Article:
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Date of Award

9-2012

Document Type

Campus Access

Degree Name

Doctor of Philosophy (PhD)

Degree Program

Molecular and Cellular Biology

First Advisor

Daniel N. Hebert

Second Advisor

Danny Schnell

Third Advisor

Alejandro Heuck

Subject Categories

Biochemistry | Cell Biology | Virology

Abstract

Viruses have evolved to exploit cellular pathways and machinery in order to deliver their genome to the cell, replicate, and produce viral progeny. Nonenveloped viruses must overcome membrane barriers to infect host cells and trigger lysis for virion release. The model nonenveloped virus, Simian Virus 40 (SV40), is bound at the cell surface and eventually delivered to the endoplasmic reticulum (ER) where penetration occurs resulting in delivery of the viral genome to the nucleus by an unknown mechanism. During the later stages of infection viral progeny are assembled in the nucleus and are liberated from the host cell through a cytolytic process.

SV40 appears to initiate cell lysis by expressing the late viral protein VP4 at the end of infection for virus release. Bacterially expressed and purified VP4 forms size selective pores in membranes. To investigate the role of VP4 in host cell lysis an inducible expression system was used to produce VP4 in mammalian cells. The viral protein was mainly localized along the nuclear envelope and correlated with the mislocalization of nuclear proteins and was associated with cell death. These results indicate that VP4 acts as a viroporin in the nuclear membrane to promote virus release.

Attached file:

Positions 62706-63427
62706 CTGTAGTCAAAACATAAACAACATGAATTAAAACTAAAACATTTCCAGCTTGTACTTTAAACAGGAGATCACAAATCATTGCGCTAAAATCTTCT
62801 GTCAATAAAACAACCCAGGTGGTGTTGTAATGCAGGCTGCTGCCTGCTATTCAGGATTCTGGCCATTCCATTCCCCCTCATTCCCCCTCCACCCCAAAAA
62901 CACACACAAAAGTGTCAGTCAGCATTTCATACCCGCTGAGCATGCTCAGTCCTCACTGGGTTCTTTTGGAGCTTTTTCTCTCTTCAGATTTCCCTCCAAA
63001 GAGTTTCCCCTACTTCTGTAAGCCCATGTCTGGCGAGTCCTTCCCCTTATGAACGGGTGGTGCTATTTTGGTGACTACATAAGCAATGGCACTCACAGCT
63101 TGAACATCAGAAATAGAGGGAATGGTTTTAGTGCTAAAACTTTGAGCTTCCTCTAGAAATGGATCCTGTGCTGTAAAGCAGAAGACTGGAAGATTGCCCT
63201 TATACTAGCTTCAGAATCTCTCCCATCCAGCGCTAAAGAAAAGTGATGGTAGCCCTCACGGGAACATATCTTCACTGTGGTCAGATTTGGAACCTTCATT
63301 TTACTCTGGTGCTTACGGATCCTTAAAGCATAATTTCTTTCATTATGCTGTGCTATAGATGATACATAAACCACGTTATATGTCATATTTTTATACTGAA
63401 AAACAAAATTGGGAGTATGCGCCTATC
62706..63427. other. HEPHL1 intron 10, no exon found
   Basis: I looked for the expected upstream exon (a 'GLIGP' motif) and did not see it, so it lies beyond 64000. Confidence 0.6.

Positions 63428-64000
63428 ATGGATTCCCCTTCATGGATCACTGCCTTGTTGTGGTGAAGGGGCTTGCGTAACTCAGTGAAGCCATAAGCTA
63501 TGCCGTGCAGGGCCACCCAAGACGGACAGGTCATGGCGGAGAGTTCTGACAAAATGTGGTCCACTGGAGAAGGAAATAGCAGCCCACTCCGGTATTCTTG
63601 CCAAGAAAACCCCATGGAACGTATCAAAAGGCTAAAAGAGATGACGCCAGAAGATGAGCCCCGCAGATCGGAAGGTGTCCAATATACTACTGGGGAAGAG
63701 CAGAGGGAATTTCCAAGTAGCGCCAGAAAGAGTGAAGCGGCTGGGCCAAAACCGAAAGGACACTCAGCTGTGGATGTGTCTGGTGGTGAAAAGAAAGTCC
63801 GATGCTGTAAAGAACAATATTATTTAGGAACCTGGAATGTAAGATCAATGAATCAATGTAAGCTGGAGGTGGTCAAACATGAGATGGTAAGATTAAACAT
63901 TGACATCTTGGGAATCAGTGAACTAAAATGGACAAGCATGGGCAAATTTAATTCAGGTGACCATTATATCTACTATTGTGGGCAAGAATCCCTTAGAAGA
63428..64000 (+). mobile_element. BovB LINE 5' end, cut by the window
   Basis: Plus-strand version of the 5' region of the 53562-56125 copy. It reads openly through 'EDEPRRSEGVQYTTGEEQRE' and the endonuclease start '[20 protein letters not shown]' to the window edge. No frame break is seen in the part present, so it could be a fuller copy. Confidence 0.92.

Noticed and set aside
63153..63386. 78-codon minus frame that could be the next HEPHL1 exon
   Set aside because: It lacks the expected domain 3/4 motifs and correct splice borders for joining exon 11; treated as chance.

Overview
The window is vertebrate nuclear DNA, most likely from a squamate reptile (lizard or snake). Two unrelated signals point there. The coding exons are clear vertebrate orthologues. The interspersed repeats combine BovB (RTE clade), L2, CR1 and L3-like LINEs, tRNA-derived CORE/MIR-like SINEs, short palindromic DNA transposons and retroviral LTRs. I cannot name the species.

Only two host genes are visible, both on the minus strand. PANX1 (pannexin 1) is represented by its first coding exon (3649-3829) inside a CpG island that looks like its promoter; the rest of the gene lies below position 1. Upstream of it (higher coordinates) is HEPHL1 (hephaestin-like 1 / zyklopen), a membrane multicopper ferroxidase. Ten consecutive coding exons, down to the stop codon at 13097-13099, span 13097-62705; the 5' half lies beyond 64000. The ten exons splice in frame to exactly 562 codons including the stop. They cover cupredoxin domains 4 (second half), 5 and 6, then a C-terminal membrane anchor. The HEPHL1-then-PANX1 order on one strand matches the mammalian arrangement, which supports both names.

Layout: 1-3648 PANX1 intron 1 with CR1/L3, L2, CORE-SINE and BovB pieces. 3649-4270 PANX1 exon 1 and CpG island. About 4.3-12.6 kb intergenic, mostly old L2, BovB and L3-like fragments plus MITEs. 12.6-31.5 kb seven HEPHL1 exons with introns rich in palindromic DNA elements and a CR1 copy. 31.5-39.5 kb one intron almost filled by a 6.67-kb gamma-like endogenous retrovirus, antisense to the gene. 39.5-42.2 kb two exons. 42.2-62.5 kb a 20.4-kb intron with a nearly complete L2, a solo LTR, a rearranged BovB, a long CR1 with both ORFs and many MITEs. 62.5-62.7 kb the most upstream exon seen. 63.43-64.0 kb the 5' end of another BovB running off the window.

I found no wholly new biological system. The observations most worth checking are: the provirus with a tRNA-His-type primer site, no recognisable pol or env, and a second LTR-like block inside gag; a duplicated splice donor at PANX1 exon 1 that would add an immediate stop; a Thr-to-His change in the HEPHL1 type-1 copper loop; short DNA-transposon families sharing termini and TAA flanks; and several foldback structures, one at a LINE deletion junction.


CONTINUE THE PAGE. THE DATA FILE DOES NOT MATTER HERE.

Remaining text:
Previous results indicated that the two minor structural proteins, VP2 and VP3, may act as membrane proteins during viral infection. Studies using purified proteins, bioinformatics, a cell-free membrane insertion assay and a thorough examination of viral propagation, assembly and infection processes have provided new insights into the role of the minor structural proteins during infection. Targeted disruption of the viroporin activity of VP2 and VP3 inhibited viral infection. Together, these results support that the late viral proteins VP2, VP3 and VP4 each act as viroporins and serve as critical triggers for the progression of the viral life cycle. This investigation provides new insight into how the viroporin activity of the late viral proteins is utilized in viral infection and release.

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